Fearful that their route to the riches of India would be compromised by Napoleon’s imperialist impulse, the British took action and, for the second time, sent a fleet to seize the Cape.
They anchored at Table Bay in January 1806, and quickly scattered the Batavian force of mercenaries who were called out to repulse that Brits at the Battle of Blaauwberg. After the battle, the Batavian administrators gallantly conceded defeat, got into their ships and sailed away, waving goodbye to the Cape after just 3 short years.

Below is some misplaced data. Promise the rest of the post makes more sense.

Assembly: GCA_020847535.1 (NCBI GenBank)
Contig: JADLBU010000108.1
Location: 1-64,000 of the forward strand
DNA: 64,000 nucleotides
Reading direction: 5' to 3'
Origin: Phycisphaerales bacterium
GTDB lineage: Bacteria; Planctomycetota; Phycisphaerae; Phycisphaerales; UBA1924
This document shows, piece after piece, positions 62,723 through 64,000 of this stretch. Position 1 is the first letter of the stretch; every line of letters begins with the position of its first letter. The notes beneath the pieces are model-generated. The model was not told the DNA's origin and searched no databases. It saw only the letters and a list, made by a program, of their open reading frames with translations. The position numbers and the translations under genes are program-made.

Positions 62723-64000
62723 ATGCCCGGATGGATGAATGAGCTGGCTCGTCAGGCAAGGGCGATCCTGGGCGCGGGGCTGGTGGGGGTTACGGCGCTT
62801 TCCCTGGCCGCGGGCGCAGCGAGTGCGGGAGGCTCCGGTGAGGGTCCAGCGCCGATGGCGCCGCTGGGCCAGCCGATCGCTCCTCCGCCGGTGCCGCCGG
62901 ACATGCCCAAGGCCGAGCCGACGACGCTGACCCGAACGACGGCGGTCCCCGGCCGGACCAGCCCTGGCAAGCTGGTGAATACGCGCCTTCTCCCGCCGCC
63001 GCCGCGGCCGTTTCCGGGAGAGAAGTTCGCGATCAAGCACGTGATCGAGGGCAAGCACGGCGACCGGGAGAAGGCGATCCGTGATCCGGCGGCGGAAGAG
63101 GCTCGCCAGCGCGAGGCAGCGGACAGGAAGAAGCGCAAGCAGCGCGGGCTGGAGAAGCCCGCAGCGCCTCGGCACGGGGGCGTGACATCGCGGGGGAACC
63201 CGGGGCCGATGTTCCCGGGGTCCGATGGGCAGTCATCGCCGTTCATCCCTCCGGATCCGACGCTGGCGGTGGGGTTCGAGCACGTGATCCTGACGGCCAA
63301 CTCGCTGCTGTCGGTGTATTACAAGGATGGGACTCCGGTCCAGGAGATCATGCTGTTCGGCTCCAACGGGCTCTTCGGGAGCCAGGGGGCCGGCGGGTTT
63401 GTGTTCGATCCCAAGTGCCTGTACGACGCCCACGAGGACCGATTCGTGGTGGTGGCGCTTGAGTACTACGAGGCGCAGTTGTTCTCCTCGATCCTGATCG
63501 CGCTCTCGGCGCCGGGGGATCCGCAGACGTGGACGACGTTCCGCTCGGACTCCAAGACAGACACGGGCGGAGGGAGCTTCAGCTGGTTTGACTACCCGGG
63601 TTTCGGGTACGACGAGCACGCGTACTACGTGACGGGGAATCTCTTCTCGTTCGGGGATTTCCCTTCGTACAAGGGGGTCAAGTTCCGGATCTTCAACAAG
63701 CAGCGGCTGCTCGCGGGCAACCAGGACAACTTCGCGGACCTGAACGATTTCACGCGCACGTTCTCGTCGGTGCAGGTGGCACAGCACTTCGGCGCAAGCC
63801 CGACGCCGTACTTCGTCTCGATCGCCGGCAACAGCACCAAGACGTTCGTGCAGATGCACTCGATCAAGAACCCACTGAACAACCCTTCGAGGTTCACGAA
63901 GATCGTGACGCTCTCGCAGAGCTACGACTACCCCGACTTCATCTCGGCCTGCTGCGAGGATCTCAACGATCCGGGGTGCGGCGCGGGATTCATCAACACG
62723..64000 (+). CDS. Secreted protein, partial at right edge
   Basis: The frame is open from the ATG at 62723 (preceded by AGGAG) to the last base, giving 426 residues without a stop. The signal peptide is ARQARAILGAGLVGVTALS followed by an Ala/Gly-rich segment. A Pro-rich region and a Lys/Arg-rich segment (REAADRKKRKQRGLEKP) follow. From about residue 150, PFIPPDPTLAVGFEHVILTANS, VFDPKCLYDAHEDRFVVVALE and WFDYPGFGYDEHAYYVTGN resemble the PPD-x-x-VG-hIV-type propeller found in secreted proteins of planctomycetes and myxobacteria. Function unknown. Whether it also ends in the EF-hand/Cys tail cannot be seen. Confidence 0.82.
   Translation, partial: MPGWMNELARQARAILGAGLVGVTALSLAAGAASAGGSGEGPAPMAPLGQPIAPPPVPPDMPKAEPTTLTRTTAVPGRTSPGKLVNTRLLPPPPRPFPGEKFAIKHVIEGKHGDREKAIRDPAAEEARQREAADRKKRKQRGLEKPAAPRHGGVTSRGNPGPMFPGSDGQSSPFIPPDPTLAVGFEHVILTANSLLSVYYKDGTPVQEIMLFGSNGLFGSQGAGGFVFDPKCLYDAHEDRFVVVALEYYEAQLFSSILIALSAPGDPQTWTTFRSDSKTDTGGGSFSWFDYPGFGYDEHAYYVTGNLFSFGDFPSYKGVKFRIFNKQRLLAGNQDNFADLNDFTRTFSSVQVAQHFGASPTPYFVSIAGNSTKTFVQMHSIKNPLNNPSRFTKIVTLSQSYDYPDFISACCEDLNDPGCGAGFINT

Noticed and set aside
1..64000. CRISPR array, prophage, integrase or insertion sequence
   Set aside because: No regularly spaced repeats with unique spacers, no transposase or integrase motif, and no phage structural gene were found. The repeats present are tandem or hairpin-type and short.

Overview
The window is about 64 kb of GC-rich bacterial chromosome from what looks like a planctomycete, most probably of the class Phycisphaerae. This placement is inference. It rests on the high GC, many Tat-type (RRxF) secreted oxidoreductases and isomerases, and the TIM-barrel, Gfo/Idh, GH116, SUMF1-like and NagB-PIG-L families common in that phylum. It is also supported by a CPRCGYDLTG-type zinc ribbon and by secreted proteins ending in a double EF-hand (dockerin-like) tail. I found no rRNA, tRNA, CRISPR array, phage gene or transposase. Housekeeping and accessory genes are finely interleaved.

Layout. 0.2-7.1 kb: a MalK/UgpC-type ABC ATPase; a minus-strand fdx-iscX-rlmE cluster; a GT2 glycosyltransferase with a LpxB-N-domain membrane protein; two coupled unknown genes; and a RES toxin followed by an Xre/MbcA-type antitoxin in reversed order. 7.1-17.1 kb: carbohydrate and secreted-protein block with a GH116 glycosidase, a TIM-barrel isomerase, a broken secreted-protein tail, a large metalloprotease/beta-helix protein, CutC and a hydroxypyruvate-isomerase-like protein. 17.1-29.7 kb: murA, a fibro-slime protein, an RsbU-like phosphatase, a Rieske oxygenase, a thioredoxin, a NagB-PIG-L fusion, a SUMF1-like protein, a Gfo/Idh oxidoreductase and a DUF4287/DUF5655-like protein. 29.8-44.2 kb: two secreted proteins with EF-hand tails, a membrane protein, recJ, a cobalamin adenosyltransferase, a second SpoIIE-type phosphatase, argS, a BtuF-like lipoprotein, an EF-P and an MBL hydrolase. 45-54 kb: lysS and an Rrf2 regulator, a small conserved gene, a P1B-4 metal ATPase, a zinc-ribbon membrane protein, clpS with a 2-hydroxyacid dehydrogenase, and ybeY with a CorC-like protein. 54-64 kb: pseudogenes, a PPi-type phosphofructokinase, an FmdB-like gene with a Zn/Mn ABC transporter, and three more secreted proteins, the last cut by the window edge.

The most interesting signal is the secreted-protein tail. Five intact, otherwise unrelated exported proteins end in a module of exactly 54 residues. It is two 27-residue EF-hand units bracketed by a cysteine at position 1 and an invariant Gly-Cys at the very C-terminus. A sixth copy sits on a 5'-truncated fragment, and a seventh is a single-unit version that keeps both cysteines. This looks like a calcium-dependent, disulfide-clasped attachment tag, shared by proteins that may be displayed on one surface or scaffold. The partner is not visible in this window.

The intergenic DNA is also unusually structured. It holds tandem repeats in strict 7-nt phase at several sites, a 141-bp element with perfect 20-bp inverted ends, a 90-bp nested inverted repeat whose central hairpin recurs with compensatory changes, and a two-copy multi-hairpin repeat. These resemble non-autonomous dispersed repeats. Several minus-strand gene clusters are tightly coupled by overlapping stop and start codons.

The British took over the Cape for a second time and, this time round, they went on to make a century, not out. Napoleon met his Waterloo in 1815 at the hands of the Iron Duke, Lord Wellington. He was banished to the British-controlled island of St Helena, where he ended his days drinking bottles of sweet Constantia wine and mourning his lost empire.
The British took formal control of the Cape under the Treaty of Paris, and many of the officers who took part in the mighty Peninsula Campaign against Bonaparte went on to serve governors and administrators of the new British colony at the Cape.By David Fleminger